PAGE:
10:29:12 From Sean Hallinan : what is the outreach that is happening?
10:29:21 From Sean Hallinan : is this it?
10:29:48 From Christina Redse : This is it.
10:30:34 From Leisa Johnson : Just like with Measure L, you cannot say this is bad policy, put it before the voters, and then say it will be fixed after the fact. That is irresponsible to business owners.
10:31:32 From Leisa Johnson : And Measure L was never fixed. So to say business rates will be adjusted downwards after the fact is insufficient.
10:31:35 From Hakim Johnson : If the intent is to allow flexibility to adjust rates to allow ongoing dialogue, then why not postpone to have meaningful dialogue and sufficient time for the engagements?
10:31:39 From Larry Ficken : Not fair for only Businesses to carry the load of this proposed new tax. I feel this should be shared with residents that live in Richmond
10:31:53 From Sandra Tarbet : Hmmm. I don’t want to vote for a measure that can be “flexible” and changed later. Isn’t that blind voting? WHO in their right mind would vote for a measure that is not completed and clear?
10:32:16 From Geoff Johnson : This is moving too quickly and the impacts on local businesses have yet to be studied or understood, especially with the additional challenges of Covid-19.
10:33:17 From Michael Vasilas : We are not Berkeley Oakland or San Francisco
10:33:45 From Larry Ficken : The community (Individuals) will vote this in as they will not have to pay anything more, we the businesses carry this tax.
10:34:05 From Tiffany Silva : Business are leaving San Francisco at a fast rate and Richmond wants to model this tax after what they do. Not smart thinking.
10:34:11 From Sandra Tarbet : Isn’t rather “lazy” to just “based off of Oakland” rather than do our own research for our own city?
10:34:24 From Katrinka Ruk to Sean Hallinan(Privately) : why model after Oakland & SF – their economic environment doesn’t compare to Richmond – why not look at Emeryville/San Pablo/Rodeo, El Sobrante/Concord/Martinez/Antioch to name a few – many of which use # ees
10:34:25 From Michael Vasilas : This will be a net loss for the city once businesses close and sales tax is gone
10:34:34 From Leisa Johnson : I strongly recommend business owners and City Staff read this article: https://taxfoundation.org/gross-receipts-tax/
10:34:41 From Sandra Escalante : Oakland and San Francisco protects their businesses with a very stringent and enforced LBE “Local Business Enterprise” participation. Richmond has LBE, but not enforced! What has the City of Richmond done for us?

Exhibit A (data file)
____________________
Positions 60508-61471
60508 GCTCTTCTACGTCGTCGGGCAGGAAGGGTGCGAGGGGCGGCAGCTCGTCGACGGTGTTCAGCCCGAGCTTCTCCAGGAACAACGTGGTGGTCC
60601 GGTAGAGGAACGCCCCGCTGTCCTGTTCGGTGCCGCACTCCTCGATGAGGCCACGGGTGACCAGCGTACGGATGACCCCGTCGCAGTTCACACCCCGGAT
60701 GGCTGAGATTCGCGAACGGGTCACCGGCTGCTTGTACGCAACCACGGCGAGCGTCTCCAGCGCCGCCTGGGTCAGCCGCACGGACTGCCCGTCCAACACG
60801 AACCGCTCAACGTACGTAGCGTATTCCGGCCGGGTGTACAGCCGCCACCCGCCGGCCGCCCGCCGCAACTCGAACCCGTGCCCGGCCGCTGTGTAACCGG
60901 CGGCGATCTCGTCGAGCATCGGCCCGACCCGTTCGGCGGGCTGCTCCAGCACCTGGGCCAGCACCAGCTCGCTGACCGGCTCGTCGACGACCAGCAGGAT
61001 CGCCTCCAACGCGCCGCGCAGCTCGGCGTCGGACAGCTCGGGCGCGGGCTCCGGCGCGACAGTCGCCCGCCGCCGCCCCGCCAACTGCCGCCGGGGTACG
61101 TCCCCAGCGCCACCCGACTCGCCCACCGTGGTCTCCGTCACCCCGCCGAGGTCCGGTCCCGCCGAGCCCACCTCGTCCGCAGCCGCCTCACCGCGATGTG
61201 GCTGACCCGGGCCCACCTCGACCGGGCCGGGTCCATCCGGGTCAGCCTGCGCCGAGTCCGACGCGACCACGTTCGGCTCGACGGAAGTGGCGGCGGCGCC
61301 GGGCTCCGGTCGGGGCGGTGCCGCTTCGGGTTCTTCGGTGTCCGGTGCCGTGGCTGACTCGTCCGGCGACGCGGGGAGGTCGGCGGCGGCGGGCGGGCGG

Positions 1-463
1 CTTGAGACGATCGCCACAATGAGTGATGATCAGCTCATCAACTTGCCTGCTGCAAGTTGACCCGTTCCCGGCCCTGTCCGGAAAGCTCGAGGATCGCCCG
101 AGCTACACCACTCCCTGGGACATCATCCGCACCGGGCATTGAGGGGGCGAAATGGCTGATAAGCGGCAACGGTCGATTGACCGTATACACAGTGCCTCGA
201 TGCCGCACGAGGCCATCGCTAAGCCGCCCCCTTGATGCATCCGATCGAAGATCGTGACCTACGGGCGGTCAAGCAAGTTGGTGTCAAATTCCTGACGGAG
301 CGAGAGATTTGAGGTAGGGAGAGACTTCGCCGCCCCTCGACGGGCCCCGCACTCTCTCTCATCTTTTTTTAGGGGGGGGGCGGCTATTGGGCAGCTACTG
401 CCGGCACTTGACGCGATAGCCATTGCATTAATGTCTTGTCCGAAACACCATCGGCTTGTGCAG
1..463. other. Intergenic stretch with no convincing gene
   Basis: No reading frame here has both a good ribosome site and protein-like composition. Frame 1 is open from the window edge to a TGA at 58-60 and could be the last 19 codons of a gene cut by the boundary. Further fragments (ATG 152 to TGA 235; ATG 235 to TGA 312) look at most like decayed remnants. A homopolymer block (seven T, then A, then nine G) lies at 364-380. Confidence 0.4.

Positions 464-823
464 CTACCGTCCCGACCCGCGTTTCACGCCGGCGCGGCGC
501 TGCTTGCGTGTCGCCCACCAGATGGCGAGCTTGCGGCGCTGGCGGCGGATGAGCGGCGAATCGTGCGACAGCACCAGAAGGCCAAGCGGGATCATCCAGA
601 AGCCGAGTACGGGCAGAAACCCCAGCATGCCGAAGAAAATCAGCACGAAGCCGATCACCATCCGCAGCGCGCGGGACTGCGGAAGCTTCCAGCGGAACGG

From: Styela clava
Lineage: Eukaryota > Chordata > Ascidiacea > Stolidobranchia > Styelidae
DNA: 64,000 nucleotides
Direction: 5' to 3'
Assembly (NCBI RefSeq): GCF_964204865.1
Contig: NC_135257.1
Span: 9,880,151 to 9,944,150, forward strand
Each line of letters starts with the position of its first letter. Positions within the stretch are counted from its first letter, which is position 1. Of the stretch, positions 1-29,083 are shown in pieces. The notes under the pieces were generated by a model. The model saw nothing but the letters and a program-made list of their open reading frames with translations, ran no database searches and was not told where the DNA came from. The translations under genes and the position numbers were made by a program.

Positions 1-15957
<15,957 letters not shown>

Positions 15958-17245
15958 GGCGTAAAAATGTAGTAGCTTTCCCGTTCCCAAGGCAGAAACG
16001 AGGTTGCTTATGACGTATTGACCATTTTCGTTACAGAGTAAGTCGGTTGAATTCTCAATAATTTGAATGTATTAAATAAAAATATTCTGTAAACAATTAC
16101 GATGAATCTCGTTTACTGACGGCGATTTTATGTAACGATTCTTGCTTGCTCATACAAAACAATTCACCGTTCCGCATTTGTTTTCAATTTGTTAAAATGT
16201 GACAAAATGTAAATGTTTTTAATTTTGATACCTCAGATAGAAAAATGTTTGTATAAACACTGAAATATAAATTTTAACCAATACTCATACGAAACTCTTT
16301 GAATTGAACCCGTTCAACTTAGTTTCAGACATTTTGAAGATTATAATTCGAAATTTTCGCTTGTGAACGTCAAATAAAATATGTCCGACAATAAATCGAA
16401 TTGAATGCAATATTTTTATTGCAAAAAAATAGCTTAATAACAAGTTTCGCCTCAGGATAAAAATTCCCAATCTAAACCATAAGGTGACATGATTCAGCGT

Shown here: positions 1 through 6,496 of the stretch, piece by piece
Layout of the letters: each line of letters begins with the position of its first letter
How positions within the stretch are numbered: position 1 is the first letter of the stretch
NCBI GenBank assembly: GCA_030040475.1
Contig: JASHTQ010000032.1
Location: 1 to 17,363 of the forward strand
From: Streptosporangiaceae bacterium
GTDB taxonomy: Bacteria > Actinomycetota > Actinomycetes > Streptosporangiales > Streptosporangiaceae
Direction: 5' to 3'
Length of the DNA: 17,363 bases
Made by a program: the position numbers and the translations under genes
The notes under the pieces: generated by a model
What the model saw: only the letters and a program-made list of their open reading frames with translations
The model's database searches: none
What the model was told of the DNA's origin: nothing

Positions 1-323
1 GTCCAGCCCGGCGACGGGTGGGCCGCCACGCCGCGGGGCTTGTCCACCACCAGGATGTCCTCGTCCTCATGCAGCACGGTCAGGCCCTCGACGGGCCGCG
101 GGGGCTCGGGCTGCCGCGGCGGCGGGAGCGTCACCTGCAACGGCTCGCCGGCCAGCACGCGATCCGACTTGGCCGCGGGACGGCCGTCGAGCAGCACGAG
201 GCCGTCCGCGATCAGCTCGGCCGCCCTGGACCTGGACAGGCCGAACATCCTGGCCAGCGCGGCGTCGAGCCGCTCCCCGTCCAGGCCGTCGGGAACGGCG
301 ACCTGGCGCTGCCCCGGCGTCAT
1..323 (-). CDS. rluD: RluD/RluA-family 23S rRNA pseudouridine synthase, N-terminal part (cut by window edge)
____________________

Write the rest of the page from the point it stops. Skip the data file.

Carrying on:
10:35:42 From Norma La Bat : C
10:35:45 From Michael Vasilas : Why is a group not part of the City writing policy for the city?
10:36:05 From Sandra Tarbet : Since everyone agrees there has not been sufficient outreach and you clearly haven’t done your homework, why not put this off? And who chose Lift Up Richmond? Someone’s personal connection somewhere? Sounds VERY fishy to me. Sounds like something Donald Trump would do!
10:36:17 From Norma La Bat : exactly
10:36:37 From Rich Doellstedt : Just because sales revenue is larger, doesn’t mean there is a proportional amount of net income to absorb this huge tax increase (for us this will be over $100,000 vs. $1,900 before – thus we are seeming to be penalized due to higher sales revenue.
10:37:14 From Leisa Johnson : There should be a blue ribbon committee formed and there should be sufficient time for all businesses to have a seat at the table and input provided to craft such a critical change in tax structure.
10:37:20 From Katrinka Ruk to Katrinka Ruk(Privately) : why model after Oakland & SF – their economic environment doesn’t compare to Richmond – why not look at Emeryville/San Pablo/Rodeo, El why base on SF/Oakland – different economies, why not check into ElSobrante/Concord/Martinez/Antioch/Emeryville/SanPablo to name a few – many of which use # ees
10:37:22 From Jason Dreisbach : Is the City concerned that this ordinance is drafted and researched by a particular special interest group with little to no input from impacted stakeholders.
10:37:45 From Sandra Tarbet : Sorry, but just “copying” the other cities is, frankly, lazy and sloppy work.
10:38:16 From Leisa Johnson : It’s not clear that Lift Up Richmond entities understand how businesses operate or the difference between gross receipts and net profit.
10:38:43 From Sandra Tarbet : And, what’s the payoff to “Lift Up Richmond”? How much are they paid for this?
10:38:52 From Christina Redse : I agree with Sean — this absolutely needs to be postponed for adequate input and assessment of impacts before being put on the council agenda. As many have pointed, in its current form this could well end up costing the city money as businesses fail or leave.
10:40:12 From Larry Ficken : Gross Receipts can be large, compared to what the margin/profit is for the Business. Not a good way to Tax Businesses.
10:40:37 From Christina Redse : I agree with Jason, too — no more special interests having the loudest voice on Richmond policy-making. Our residents and local businesses need to be represented first and foremost.